For the past three months I have been dedicating my Saturdays to an incredible program called Inner City Weightlifting. The program takes young people who are on a direct path to gang involvement and provides them with opportunities to participate in the sport of Olympic Lifting. Inner City Weightlifting provides students with career opportunities working for the nonprofit itself and in the field of personal training. The sport, coaches, and atmosphere facilitate a positive change for these students. As a student attempts to set a new personal record (PR) for weight lifted, everyone stops and watches. The lifters help ‘pump up’ the student’s morale and something unexpected happens: children who have been given limited support outside of a gang, are now encouraging each other, and a bond and team is formed. Every Saturday I look forward to spending time with this group of amazing young people and am reminded of the power of believing in the potentiality of others.
Stories demonstrating the success of the program
One student came to us 2 months ago. He was a member of one of the most high-profile gangs in Boston, and had been in and out of jail since his early teens. In January, 2010 he was shot 5 times in the torso. He was left paralyzed from the waste down, and homeless.
When we first started working with him, his future was dim. Over the last two months, however, his attitude has changed. We found him a job opportunity working with us, he is considering furthering his education, and he has made incredible progress in the strength and motion of his legs.
A few weeks ago, we got a call from his caseworker at Boston Medical Center. In the background we heard his voice shouting "ask them how many pull ups I do now!"
At the next practice he approached the coaches. He was getting papers signed, so we can work closely with his psychiatrist as well. Our coaches said, "Of course. Always let us know if there is anything we can do to help."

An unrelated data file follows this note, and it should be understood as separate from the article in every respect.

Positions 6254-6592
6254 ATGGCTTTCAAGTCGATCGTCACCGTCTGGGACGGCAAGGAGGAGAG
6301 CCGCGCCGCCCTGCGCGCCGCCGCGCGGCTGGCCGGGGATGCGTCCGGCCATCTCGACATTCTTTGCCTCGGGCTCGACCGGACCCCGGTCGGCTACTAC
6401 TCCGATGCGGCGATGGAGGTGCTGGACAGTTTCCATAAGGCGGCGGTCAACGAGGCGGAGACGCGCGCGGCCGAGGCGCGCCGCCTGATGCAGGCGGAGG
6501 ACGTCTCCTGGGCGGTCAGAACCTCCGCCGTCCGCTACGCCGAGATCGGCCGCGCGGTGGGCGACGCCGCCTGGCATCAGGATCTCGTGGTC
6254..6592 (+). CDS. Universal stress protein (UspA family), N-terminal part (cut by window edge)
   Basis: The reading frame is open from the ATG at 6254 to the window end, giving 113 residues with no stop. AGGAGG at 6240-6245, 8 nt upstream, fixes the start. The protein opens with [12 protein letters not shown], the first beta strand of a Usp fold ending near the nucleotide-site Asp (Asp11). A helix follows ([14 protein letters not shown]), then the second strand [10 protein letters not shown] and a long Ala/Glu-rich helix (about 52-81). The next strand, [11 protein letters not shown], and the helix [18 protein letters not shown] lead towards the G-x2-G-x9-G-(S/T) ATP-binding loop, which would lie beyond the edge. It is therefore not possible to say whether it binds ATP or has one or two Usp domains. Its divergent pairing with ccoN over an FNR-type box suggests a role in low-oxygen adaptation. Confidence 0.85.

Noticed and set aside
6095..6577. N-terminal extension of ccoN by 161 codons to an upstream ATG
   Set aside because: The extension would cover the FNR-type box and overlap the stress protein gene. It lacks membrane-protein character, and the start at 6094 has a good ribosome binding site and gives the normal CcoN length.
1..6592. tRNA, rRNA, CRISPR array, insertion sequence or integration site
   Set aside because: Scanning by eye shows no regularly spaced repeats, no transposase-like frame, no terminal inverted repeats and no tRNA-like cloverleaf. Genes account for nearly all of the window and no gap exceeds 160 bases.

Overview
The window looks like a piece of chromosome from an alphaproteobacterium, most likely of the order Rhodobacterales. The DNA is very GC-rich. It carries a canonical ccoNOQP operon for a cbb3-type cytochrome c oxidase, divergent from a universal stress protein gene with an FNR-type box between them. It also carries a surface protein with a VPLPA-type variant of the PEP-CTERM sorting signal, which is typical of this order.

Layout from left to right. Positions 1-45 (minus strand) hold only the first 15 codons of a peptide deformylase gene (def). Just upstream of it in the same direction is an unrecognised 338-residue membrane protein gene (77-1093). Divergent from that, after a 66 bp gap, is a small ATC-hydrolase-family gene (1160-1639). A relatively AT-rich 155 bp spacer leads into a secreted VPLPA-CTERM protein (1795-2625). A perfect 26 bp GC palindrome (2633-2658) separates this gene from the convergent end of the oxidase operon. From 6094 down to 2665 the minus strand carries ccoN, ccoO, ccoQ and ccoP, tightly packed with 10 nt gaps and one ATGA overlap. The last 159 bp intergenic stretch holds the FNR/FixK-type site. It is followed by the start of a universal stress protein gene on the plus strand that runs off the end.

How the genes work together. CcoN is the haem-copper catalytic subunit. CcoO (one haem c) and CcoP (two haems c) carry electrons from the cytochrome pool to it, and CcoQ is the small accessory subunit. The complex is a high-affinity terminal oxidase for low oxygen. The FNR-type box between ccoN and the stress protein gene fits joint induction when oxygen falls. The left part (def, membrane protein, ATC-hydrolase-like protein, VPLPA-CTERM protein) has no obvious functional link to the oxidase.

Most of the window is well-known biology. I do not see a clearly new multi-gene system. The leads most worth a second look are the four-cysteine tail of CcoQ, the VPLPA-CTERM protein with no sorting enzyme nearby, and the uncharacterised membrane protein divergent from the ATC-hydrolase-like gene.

His response, "You already are."
Another story about one of our students….
“Eduardo” grew up on streets claimed by MS-13. He joined the gang at age 13. By 14, he was locked up for a year. Upon release he was stabbed and jumped several times. He faces an almost overwhelming pull to return to a life of violence.
Eduardo was under house arrest when we met. We set up equipment in his basement. At this time he was considering dropping out of school. During our sessions he spoke about what he had been through. We listened. At his next court appearance we lobbied his probation officer to let us work with him in a proper training facility.
Eduardo has been training at our gym for four months now. In truth, he has a chance. He’s set a goal of lifting more weight than anyone else in his weight class. He’s begun to speak about turning his grades around and attending Michigan State. Lifting, he’s told us, is his way to stay out of trouble. It is something he cannot do drunk or stoned. He cannot be at the gym and wandering the streets simultaneously. Eduardo now wants to come to practice every day.
The biggest obstacle which we are facing at Inner City Weightlifting is finding facilities where we can bring our students to train. Many facilities have closed their doors after learning more about the students we work with and what backgrounds they have. Less than 1% of the population in Boston is responsible for more than 50% of the youth violence. Inner City Weightlifting is providing these youth with the confidence to say no to violence and yes to opportunity. It’s amazing what can happen if we open the doors for opportunity.
Links and Videos
Here is a news clip which aired on Channel 5
Here is a link to the Inner City Weightlifting website